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 05,06, 2022View in browser

A number of clemency advocates privately met with President JOE BIDEN’s new pardon attorney last week, a rare occurrence that left them cautiously optimistic about forthcoming changes to a strained system. Amy Povah & Weldon Angelos.

“This is the most significant event that has occurred on this subject in a long time because this is somebody that's actually going to get things done,” WELDON ANGELOS, founder of the Weldon Project, said of the meeting with the pardon attorney, ELIZABETH OYER. “Typically the pardon attorney is hostile to people like myself, and applicants.”

But for all the hope of possible changes in how the government will handle clemencies and pardons, the likelihood that Biden grants any more this year to the (roughly) 2,700 non-violent cannabis offenders now in federal prison remains slim. Those who spoke to Oyer described it as an “open dialogue” that served as more than just a typical listening session. 

Oyer “expressed concern about some of the things that concern all of us, which is that once the petitions go over to [Department of Justice], will prosecutors have the loudest voice?” said AMY POVAH, founder of CAN-DO, a group advocating for more aggressive clemency. “There’s goodwill toward wanting to be very fair and unbiased with the process.”

Last month, Biden issued the first clemencies of his presidency, granting 75 and three pardons. The recipients primarily consisted of already-vetted candidates under the CARES Act program, which has removed people with serious health conditions from prison during the pandemic. Nine of those 78 were people with marijuana convictions.

That action put Biden ahead of his predecessors when it comes to clemencies granted at this point in their presidencies. But Biden also faces a backlog of 18,000 petitions that built up throughout prior administrations. There is also concern about the pace at which the clemencies will be implemented.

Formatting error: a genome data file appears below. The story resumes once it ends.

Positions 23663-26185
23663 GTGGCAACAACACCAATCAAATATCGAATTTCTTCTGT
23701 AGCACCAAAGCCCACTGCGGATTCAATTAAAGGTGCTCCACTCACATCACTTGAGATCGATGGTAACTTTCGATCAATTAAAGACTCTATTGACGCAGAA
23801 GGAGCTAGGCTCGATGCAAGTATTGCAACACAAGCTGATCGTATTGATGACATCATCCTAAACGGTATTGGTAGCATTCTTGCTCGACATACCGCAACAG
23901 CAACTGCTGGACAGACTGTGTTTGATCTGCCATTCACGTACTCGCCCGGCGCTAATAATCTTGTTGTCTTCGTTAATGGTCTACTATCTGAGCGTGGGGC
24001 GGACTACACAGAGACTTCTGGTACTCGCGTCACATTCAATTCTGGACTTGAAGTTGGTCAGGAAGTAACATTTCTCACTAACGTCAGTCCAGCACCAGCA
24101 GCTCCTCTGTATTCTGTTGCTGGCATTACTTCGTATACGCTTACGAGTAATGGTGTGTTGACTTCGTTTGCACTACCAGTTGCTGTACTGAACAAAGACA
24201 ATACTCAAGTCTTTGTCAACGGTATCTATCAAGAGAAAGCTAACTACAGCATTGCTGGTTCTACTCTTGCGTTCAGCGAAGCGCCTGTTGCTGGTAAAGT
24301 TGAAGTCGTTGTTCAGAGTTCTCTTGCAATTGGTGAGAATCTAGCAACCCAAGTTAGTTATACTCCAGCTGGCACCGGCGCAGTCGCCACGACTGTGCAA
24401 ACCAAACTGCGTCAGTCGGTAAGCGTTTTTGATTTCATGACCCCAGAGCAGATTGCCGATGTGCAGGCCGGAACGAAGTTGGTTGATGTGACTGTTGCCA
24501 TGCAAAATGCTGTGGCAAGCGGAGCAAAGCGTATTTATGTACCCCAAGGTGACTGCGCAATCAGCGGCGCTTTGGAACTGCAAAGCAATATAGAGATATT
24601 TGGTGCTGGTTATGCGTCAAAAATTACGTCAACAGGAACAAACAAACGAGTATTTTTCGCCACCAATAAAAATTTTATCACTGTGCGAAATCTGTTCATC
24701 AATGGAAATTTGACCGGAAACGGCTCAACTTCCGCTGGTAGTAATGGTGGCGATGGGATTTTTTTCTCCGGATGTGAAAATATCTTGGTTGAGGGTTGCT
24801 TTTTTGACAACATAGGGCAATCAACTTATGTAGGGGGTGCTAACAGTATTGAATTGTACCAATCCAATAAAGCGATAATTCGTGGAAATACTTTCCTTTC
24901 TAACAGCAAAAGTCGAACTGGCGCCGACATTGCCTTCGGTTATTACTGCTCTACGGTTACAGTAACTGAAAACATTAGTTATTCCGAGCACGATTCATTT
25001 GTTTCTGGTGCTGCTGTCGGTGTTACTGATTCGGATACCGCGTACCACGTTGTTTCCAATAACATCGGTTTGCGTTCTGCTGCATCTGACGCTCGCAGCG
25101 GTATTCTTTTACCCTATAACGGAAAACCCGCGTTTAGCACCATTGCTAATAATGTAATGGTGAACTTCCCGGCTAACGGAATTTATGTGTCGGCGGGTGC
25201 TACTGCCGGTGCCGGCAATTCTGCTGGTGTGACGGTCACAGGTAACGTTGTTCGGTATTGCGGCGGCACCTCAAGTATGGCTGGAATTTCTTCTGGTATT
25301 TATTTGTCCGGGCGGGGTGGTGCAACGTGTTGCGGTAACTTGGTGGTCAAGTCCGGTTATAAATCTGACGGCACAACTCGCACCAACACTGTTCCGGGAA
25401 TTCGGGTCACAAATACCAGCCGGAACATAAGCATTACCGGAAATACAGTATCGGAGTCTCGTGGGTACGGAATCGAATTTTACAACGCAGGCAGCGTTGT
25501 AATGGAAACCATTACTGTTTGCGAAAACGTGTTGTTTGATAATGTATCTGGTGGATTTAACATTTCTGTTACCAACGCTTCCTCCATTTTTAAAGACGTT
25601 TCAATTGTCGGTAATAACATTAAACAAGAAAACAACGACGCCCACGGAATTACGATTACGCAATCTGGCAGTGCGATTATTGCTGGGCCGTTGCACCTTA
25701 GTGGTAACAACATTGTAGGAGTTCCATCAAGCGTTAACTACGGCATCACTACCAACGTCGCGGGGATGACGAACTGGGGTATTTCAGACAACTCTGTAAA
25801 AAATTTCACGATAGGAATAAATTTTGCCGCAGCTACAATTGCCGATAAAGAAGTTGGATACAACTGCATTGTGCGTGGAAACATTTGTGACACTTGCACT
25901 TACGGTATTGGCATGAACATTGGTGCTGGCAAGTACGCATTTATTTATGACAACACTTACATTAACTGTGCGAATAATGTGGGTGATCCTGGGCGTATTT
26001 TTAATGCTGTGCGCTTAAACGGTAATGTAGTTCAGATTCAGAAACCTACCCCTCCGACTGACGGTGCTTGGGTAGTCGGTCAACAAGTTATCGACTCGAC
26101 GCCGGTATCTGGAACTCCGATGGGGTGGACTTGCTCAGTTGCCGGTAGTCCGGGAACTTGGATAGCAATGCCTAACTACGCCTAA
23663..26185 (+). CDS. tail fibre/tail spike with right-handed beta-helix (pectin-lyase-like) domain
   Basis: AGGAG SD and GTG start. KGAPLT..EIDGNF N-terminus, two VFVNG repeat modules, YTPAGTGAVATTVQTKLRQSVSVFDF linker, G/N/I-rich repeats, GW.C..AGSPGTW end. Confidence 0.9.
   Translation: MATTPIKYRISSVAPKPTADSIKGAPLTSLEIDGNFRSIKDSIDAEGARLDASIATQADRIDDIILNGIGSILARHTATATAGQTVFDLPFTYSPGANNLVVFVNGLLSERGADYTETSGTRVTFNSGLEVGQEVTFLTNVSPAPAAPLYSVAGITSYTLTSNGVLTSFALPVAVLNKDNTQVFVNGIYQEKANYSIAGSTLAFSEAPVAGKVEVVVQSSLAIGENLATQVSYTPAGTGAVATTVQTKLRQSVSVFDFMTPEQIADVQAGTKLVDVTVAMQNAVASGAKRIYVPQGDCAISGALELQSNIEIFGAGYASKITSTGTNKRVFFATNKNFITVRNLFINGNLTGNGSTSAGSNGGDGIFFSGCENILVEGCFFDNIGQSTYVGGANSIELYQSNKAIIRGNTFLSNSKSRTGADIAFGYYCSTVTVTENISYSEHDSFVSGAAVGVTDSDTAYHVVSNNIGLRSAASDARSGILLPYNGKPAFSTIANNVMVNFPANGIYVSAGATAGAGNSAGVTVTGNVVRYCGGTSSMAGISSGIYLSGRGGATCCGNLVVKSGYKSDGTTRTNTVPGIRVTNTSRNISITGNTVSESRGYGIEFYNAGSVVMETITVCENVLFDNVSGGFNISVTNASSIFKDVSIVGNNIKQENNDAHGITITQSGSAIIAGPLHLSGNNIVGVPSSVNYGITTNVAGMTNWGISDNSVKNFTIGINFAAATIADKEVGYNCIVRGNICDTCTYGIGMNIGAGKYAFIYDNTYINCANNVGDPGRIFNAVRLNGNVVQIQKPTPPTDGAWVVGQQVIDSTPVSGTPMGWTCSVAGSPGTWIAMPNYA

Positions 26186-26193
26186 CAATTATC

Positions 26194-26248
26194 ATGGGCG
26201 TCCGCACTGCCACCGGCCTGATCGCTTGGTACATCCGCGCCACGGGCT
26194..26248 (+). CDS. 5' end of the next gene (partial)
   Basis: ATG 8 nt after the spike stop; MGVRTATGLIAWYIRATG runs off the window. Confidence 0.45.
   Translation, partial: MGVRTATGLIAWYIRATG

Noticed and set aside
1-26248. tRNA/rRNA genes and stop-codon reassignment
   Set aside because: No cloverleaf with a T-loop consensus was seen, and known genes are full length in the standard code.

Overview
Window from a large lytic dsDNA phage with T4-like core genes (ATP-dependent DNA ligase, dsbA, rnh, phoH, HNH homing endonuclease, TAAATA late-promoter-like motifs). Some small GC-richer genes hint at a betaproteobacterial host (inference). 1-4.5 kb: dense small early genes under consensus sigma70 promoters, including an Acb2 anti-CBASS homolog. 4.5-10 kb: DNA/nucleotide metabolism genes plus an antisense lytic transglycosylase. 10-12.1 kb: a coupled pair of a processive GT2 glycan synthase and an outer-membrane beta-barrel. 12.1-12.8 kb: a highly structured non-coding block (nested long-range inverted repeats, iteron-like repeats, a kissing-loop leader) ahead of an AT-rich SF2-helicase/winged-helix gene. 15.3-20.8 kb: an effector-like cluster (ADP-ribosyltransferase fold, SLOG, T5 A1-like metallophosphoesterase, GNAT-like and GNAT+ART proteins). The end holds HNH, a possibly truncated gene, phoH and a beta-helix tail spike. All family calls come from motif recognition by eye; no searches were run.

A White House official said Biden has moved quickly but noted that last month’s actions were just the first tranche. Biden and his team will continue reviewing petitions from non-violent drug offenders for additional grants of clemency, the official said.

Some of those who just received clemency will be released from incarceration this coming summer. But many others will continue to wait a year or more for their sentences to formally end. It’s a timeline that sets their release after the midterm elections, in which vulnerable Democrats are fending off attacks over calls by some in their party to defund the police. And the suspicion among activists is that lawmakers of Biden’s generation don’t want a Willie Horton-like situation on their hands, a reference to the infamous race-baiting ads run by then-GOP nominee GEORGE H.W. BUSH against Democrat MICHAEL DUKAKIS for supporting the temporary prison release program Horton was in when he stabbed a man and raped a woman.

“Is this how all the clemencies are going to be — with a year stipulation on there? … That's not common,” said Povah, who later added, “I just don't think the public is going to lose their mind if maybe there's like a minor infraction.”

Povah encouraged Biden to not just expedite the clemencies but to expand the universe of those who will receive them. “I sure hope marijuana is the next batch, plus other CARES Act people who weren't on the list,“ she said, noting that prisoners with cannabis related offenses have been overlooked under prior administrations.

MARK OSLER, a former federal prosecutor who also recently met with Oyer, praised the administration’s recent clemency action. By comparison, former President DONALD TRUMP went around the Justice Department, consulting allies when determining clemencies and pardons that rewarded loyalty and benefited his personal political interests.

But Osler also viewed Biden’s pace as cautious.

“The disappointment of course is that it wasn't more extensive and we don't really have guidance as to what's coming next and what their areas of focus are going to be,” said Osler, questioning which petitioners will be prioritized and when. “Hopefully they're cognizant of the fact that time proceeds at the same pace inside prison as it does outside.”

Ultimately, Angelos said, 2023 needs to be a year of greater action, even if Biden’s current pace is besting his predecessors’.

“We have a war; there's inflation under the pandemic and so we're hoping that this time next year after things start to mellow down, I think we're gonna start to see a little more action here,” said Angelos. “And, based on our conversation, we strongly believe that President Biden will honor his campaign pledge with regard to the marijuana cases.”


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